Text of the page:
DreamBox, an Edtech Startup with High-Profile Backers, Snags $130M
[Updated 5:35 p.m. See below.] DreamBox Learning, an edtech company that makes programs that help kids learn math, has agreed to take a $130 million investment from a fund managed by private equity firm TPG Growth.
The Rise Fund, which is deploying $2 billion in financing raised by TPG last year, is taking a majority position in DreamBox, a startup that was founded in Bellevue, WA, in 2006. DreamBox plans to use the new money on product development, sales, marketing, other operations, and to draw in more users. The company says 3 million students and 120,000 teachers in the U.S. and Canada currently use the product, and that it recently added a Spanish-language version in Mexico.
DreamBox makes online tools and games, as well as apps, to teach students from kindergarten through eighth grade math lessons and concepts. It does so while adapting to state-specific standards and curriculums, it personalizes the lessons for the students, and it provides data analytics and reporting for the instructors, according to the company.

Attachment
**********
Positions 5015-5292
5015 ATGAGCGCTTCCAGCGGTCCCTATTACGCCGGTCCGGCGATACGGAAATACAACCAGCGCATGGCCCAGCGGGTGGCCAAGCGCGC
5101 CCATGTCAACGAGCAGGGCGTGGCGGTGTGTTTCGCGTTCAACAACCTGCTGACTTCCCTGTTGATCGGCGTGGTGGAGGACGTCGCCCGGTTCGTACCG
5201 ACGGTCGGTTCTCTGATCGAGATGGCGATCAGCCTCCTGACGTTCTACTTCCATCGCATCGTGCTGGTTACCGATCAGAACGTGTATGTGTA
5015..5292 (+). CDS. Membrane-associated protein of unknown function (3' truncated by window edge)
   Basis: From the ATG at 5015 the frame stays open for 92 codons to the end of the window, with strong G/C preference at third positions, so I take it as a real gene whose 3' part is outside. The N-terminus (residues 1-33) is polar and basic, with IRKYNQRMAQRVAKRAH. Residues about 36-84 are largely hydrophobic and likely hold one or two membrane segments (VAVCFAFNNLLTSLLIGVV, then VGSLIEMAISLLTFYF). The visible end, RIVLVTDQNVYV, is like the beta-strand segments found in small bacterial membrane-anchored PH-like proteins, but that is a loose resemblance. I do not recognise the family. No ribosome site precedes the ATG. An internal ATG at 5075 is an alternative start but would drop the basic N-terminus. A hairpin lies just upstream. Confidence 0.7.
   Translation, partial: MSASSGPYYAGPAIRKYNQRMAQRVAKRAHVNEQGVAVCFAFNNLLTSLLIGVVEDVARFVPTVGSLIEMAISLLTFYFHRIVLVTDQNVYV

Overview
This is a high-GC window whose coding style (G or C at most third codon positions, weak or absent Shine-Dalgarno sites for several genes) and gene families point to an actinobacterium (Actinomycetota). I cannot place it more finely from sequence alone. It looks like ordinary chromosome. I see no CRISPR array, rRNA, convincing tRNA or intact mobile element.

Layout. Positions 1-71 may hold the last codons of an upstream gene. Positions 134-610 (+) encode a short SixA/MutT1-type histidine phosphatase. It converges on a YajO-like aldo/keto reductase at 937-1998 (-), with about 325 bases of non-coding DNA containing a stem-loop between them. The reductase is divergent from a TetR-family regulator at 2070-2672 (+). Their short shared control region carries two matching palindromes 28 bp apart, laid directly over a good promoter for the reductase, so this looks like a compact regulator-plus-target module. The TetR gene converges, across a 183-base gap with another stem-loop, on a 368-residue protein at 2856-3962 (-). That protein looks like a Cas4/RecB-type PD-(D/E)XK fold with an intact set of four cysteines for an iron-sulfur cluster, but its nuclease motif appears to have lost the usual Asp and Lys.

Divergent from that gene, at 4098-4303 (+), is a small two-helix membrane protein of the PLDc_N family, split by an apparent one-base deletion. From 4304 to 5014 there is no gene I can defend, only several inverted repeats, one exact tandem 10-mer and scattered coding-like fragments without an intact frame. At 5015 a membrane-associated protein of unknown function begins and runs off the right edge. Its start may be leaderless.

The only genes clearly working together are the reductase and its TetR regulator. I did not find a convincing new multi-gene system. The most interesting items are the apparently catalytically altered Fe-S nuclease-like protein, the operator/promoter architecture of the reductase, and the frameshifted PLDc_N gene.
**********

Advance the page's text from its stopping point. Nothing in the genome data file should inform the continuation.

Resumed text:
It is the largest education investment for The Rise Fund, which aims to fund businesses that have a social or environmental impact. Other investments include Washington, DC-based edtech company EverFi and Brava Home, a Redwood City, CA-based company that makes an energy efficient oven. The firm is itself notable for the high-profile names associated with it: Among the people involved with The Rise Fund’s board when it was founded include e-Bay (NASDAQ: EBAY) founder Pierre Omidyar, Richard Branson, Laurene Powell Jobs, and Bono.
DreamBox already has experience with high-profile people. In 2010, Netflix (NASDAQ: NFLX) CEO and co-founder Reed Hastings and the Charter School Growth Fund invested in the business. The Charter Fund, a nonprofit venture firm, became the primary shareholder and Hastings involvement has been primarily philanthropic, according to a spokesperson. Terms weren’t disclosed, but the deal included a $10 million investment, Xconomy reported at the time. Of that initial investment, $9 million was from Hastings, the spokesperson said. DreamBox received a $14.5 million Series A1 round of funding in 2013, which Hastings led. [Updated to clarify Hastings’ positionwith the company, his ownership of it, and relationship to the Charter School Fund.]
Hastings was initially chairman of the company, Xconomy reported, but later handed that title to Jessie Woolley-Wilson when she was hired as president and CEO in 2010. (Fast Company has a little more on Woolley-Wilson’s background from an interview with her.)
With the investment from The Rise Fund, Hastings will no longer be a member of the company’s board of directors, according to the spokesperson.